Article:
I don’t attest to being a huge country music fan but I have been listening to it in various ways for the last decade despite being a card carrying rock and roll fiend. I do see country music and the culture of country music as two separate things especially when you account for what is mainstream in country right now. There is something groan worthy about living in the plight of suburbia and having to witness my generation claim to be the epitome of the country music fan base. You drive and fix your own pick up, drink silver bullet, and hunt. Congratulations but your first car was a Prius and you still live at home free of charge. On the other hand country music fans still buy records and attend shows in massive droves which is something other fan bases fluctuate with.
I guess that’s why Eric Church works for me; he is the anti-everything while still somehow being exactly what the masses label him as. He is called an outlaw even if he doesn’t credit himself as one and he’s part badass although there is never been a true badass (sorry, Kid Rock). These are buzz words that music journalists like myself have riddled artists with to define a gut feeling and to christen someone who is close to their ideals musically. All those tropes right there feel like an eye roll but it works so well because it’s not trying to convince you of it. His fourth studio album, The Outsiders, spits out every possible freak out across the boards crying out The Stones and Bon Jovi while keep the simplicity of a Buck Owens or Willie Nelson. He is the dividing line in current country music that shares the stage with youthful young songwriters and Bro styled money makers.
Everyone who knows music knows the paths at which rock and roll country continuously meet and each genre lifts something from each respected camp. The title track lends greatly to, surprisingly, that of Black Sabbath, as a towering, bombastic hangover remedy that damn sure will wake up even the smuggest of music listeners. Outside of this number every song on The Outsiders discovers its own identity while still blistering with modern country traits. “Broke Record” with its string splitting, drumming off the side of a trash can style is sloppy, weird, and a real mover to boot. “Like a Wrecking Ball” harps greatly on a strong dose of Hammond organ and Keith Richards like licks coming across like a deep cut from the Stones’ “exile of Main Street” sessions. “That’s Damn Rock & Roll” despite a rather cringe worthy title struts and stomps like an AC/DC track accompanied by palpable, soulful female backing vocals.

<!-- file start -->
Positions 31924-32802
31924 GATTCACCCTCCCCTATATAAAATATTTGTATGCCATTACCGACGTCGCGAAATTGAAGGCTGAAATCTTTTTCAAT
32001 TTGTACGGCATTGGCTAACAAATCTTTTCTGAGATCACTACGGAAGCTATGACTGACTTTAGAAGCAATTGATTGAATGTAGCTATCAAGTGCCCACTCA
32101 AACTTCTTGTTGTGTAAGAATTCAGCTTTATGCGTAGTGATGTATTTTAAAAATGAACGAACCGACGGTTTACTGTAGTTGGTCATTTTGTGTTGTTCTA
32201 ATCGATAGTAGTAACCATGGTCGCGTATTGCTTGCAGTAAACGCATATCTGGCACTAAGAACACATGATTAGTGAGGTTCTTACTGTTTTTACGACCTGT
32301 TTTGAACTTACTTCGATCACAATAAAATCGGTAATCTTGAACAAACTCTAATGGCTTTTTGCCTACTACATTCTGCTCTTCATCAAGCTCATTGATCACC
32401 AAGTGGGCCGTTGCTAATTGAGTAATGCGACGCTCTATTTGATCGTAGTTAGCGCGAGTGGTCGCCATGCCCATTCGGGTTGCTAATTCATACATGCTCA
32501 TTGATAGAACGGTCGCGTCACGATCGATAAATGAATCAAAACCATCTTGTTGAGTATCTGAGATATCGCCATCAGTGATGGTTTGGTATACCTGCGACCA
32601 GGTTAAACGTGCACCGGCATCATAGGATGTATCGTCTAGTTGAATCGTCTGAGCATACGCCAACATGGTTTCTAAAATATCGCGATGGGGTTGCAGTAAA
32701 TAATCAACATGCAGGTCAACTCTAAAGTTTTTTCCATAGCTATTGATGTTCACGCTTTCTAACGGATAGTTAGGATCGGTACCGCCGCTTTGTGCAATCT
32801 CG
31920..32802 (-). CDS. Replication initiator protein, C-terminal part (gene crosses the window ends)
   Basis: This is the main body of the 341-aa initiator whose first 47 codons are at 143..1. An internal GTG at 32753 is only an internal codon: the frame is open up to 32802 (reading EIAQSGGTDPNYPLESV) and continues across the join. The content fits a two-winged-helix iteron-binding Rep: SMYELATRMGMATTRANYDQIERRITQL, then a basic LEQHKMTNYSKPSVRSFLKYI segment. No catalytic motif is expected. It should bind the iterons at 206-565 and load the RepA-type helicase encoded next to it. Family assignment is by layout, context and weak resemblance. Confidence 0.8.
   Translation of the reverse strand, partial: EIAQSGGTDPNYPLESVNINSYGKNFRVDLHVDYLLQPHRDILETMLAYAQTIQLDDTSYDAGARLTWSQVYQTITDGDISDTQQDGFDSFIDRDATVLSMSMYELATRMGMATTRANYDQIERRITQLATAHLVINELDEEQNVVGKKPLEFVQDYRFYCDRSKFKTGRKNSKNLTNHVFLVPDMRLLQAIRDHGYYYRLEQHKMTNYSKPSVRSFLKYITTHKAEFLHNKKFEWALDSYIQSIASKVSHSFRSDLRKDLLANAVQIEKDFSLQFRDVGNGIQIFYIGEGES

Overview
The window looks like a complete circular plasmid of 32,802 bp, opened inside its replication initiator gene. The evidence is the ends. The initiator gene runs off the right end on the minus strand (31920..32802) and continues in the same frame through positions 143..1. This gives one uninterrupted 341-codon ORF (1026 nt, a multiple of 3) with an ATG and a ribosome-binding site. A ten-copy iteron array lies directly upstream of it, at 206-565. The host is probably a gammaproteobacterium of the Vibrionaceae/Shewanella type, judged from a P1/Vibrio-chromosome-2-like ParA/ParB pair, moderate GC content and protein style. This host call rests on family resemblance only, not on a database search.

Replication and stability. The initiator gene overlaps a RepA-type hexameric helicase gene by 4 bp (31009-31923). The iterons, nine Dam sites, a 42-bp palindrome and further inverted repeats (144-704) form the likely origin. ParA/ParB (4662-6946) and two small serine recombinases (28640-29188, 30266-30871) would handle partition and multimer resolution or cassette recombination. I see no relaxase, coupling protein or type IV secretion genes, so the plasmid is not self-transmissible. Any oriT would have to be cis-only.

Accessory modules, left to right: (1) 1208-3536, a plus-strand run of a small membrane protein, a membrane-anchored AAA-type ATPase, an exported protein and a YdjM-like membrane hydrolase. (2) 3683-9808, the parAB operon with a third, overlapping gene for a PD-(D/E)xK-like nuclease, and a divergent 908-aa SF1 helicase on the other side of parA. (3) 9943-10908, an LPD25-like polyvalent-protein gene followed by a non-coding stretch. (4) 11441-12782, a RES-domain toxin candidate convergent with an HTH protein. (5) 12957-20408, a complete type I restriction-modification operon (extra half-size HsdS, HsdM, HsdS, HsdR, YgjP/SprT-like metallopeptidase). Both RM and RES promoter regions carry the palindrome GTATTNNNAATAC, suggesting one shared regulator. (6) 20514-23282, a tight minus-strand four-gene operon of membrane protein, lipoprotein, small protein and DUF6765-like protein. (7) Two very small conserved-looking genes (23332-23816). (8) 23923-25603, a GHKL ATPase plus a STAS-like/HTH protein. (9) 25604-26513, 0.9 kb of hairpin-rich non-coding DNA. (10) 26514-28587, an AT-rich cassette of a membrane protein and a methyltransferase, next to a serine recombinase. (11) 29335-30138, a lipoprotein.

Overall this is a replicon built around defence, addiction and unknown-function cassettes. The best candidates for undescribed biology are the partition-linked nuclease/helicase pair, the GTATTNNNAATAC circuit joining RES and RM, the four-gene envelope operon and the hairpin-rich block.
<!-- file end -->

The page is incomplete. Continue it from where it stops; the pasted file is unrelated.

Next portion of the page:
Throwing around the artists that I have mentioned thus far makes The Outsiders out to be some unoriginal cliché of a record but the fact is it isn’t. It pulls no punches and leaves no stone unturned and while it all my come off as 12 tracks of being obvious its roots have no association with the sounds it seems to be rehashing. Not everything is the ‘wham bam thank you, ma’am’ fusion of rock and country as Church finds time to mellow and flesh out his personal side a bit. “The Man Who Was Gonna Die Young” and “Dark Side” both exhibit a sensitivity that is by no means forced as its honesty lies in tales of women who save the most crippling souls. Loners be damned, the outlaw in Mr. Church comforts in the way the breeze on the front porch does as night falls. The only way to really discuss his music is by being as colorful and imaginative in describing the genre he has been rising up in throughout his short career.
The production goes wonky and weird quick and is never completely satisfied with its direction after each song. It’s as if Church walked into an old shed filled with instruments and records of varying styles and jammed them inside a Gibson amp. It doesn’t always work out so well and the industry panning epic “Devil, Devil,” is kind of a gigantic mess that plays out far too long in comparison to the punctual and short nature of the previous tracks. But for every song that flashes big old belt buckle it’s nice to take in Church’s ability to tell tales of simple journeys like he does on the stand out road trip track “Talladega.” Closing track “The Joint” is an ode to the end of the Honky Tonk days while acting as both a laid back stoner track and rebel anthem.
It’s more than possible that The Outsiders is a rebel record of old in the phoniest of times and that’s okay when you live in a time that involves media creating identities when people don’t ask for it. After four records Eric Church is still rising and still taking risks with his music. The Outsiders is wildly entertaining and not sorry for picking at the past and setting it down in strange times with its own purpose.